As one might expect where eidelons are involved in an FF game, the graphics are phenomenal throughout (although as usual the attack animations often seem to drag repetitively). In fact, it's impossible to determine where the prerendered cinemas end and the real-time stuff begins. Admittedly, part of that results from the terrible interaction feedback mentioned above, but Square's graphic wizzes deserve credit for mastering the fine art of computer rendering to a degree never before seen. Of course it should be noted that thousands of angry, screaming fanboys would be more than willing to point out the fact that this advance in graphics comes at the expense of story depth. And, whiny as they may be, there's some credence to their complaints -- the characters are rather shallow and the plot is pretty hokey when it comes down to brass tacks, full of cheesy meta-mystical nonsense that only the most shameless of nerds would comprehend.

But if there's a real gripe with the story, it's that we've already seen the entire thing in the other FF games. Seeking to protect the life energy of the planet from a deadly alien menace? Hello Final Fantasy VII! Mysterious dream sequences that reveal secrets of the plot? So that's the reason Aki Ross looks like Laguna Loire! And collecting magical doodads from around the world for professor Sid's latest wacky experiment is so deeply ingrained in the Final Fantasy ethos as to be inextricable. The tough-as-nails female space marine with a humorless commander, whose allies are a cool-headed black dude and a sardonic whiner? That's pure FF... oh wait, Aliens wasn't a Final Fantasy game.

The human "enemy," General Hein, is even less original, being nothing more than a palette-swapped Seifer Almassy into whose head has been transplanted the brain of Rufus Shinra - he even has his very own orbital Mako Cannon. The dialogue, while certainly more coherent than the translation for FFVII, won't be giving Vagrant Story? a run for Best Script any time soon. And I could be mistaken, but I think Square missed a great opportunity to recycle "Eyes on Me" during the zero-G love scene. It certainly would have been an improvement over L'Arc En Ciel's usual atrocious noise which comprised the closing theme.

Still, I went to Final Fantasy: The Spirits Within expecting a Legend of Dragoon?-scale disaster and was pleasantly surprised when my sensibilities were nowhere nearly so viciously annihilated. I don't pretend this FF title will be supplanting FFV or FFVIII as my favorites, but at least the dialogue was more coherent than FFIV's, and the graphics were far better than FFIX's grainy garbage. Square has given us much more enjoyable experiences than this, but as the cheapest FF yet (I paid $5.75), the entrance fee is quite reasonable.

Anyway, I need to hit the theatres again. I've heard that if you make it through the hangar scene with all your party members intact, you can unlock a secret ending in which Aki wears her Maxim bikini. Square really does love us.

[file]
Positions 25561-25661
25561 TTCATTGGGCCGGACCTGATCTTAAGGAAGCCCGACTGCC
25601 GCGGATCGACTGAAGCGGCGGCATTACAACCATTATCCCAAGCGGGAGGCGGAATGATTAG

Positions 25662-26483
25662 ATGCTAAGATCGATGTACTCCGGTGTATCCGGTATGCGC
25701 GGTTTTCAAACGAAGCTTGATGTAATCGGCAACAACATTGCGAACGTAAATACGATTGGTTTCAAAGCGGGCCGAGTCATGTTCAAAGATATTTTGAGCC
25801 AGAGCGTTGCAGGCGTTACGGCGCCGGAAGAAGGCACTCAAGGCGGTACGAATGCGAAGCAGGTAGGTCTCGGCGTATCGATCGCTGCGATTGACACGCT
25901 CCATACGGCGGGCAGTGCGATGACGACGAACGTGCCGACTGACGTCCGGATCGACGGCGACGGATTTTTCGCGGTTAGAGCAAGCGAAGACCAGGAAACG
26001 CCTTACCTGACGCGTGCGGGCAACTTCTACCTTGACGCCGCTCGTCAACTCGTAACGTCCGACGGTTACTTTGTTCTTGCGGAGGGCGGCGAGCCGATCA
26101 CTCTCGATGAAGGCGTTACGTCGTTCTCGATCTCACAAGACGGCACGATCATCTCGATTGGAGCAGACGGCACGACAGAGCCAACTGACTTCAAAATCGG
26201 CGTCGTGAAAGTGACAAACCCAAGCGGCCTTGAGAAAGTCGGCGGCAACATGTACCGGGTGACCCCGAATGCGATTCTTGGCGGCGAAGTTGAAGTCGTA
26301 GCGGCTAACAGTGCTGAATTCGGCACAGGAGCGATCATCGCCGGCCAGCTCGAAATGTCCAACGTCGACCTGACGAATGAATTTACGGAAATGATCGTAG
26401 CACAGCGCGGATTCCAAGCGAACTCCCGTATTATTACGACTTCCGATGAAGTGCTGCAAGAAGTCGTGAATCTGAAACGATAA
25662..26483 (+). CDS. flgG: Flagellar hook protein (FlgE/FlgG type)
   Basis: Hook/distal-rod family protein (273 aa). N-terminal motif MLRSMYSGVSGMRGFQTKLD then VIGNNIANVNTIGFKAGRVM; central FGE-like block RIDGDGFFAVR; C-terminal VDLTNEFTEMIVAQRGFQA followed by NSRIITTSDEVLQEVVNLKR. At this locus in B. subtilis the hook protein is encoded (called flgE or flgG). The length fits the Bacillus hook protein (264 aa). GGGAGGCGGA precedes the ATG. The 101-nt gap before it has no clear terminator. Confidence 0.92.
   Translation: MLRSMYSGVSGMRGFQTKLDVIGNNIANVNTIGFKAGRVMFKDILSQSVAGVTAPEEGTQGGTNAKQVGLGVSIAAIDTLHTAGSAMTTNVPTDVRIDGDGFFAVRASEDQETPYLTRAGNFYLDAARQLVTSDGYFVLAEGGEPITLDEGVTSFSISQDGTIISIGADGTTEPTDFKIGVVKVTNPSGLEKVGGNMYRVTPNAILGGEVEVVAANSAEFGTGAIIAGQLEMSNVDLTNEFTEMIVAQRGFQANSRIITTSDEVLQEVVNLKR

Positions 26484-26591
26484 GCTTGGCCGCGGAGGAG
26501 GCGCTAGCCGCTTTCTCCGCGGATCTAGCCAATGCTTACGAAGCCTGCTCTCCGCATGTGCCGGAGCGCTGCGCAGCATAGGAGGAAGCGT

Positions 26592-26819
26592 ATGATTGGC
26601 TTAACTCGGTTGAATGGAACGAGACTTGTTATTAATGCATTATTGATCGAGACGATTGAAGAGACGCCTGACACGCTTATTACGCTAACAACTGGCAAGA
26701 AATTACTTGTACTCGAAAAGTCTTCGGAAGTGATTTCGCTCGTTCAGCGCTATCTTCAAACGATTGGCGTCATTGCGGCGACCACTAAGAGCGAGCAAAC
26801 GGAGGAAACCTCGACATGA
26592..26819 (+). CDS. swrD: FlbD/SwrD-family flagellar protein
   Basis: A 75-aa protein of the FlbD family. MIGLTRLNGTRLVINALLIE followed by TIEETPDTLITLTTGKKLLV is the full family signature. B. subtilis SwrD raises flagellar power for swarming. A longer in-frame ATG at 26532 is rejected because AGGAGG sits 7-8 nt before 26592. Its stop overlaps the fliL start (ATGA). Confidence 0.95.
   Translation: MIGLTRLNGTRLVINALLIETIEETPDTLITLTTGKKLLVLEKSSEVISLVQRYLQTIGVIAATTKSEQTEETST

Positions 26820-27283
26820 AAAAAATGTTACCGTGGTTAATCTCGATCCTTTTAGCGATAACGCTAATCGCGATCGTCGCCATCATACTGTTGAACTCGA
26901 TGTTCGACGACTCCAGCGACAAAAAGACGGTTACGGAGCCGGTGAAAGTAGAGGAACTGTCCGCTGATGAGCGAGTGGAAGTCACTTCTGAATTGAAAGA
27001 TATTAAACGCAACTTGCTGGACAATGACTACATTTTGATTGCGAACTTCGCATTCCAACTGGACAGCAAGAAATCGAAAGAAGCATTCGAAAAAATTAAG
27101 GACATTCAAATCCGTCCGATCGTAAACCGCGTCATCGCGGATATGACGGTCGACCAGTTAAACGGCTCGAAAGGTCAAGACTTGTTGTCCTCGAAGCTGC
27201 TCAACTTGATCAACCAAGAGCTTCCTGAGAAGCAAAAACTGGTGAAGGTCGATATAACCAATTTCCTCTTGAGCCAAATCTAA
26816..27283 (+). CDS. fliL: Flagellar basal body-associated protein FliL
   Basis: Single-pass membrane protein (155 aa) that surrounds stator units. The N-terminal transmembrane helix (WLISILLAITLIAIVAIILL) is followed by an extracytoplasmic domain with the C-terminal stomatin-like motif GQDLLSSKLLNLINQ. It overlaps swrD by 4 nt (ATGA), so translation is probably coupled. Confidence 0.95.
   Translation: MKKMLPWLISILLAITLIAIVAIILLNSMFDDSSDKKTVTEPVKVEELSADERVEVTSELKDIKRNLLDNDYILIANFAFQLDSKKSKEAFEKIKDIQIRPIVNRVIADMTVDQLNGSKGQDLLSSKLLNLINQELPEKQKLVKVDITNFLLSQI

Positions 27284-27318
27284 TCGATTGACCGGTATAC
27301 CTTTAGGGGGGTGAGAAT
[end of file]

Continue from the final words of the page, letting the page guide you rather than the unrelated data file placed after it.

Perpetually Final

Final Fantasy has been around for many years and has produced many sequels. The irony of a game called "final" fantasy spawning so many offshoots is an irony which many people like to point out, mistakenly thinking themselves clever and original. It's all very sad.

Final Fantasy: Four warriors put themselves out a job by saving the world 2000 years before they were born. There are plenty of stupid things that can be done with time travel paradoxes, but making oneself obsolete ranks near the top.

Final Fantasy II & III: These games were never released in America originally, so even if they exist they're probably not all that good.

Final Fantasy IV: A dark knight seeks redemption, braving a trip to the moon and indecipherably bad grammar. In the newer remakes, Cecil's language skills have been improved, making his quest seem that much less courageous.

Final Fantasy V: A man with an embarrassing name (Butz in Japanese, Bartz in English) saves the world from a very angry tree. Features the Job System, which encourages children to go through life with no loyalty to their employers; this game was briefly banned as "harmful to the Japanese way of life."

Final Fantasy VI: A cast of thousands saves the world from a very angry clown by massively exploiting and abusing game features and bugs. Many people stopped enjoying video games after playing FFVI, closing their minds to the possibility that better games could be made. Scary indeed.

Final Fantasy VII: See review in main column.

Final Fantasy VIII: A very taciturn young man saves the world from someone trying to exploit the time travel trick in FFI for her own gain despite the fact that he doesn't wanna save the stupid ol' world. Tragically, his social isolation causes him to lack the good judgment not which would have prevented his falling in love with the world's most annoying and childish woman.

Final Fantasy IX: See FF I-VIII.

Final Fantasy X: The story of a young Okinawan with no fashion sense as he saves the world by dying his hair light and hanging out in Akihabara buying trendy video game systems.

Final Fantasy XI: The ongoing adventures of people who would rather powerlevel than do anything productive with their lives.

Final Fantasy XII: Theoretically to be released this year. We'll see. Either way, it's going to piss off a hell of a lot of people.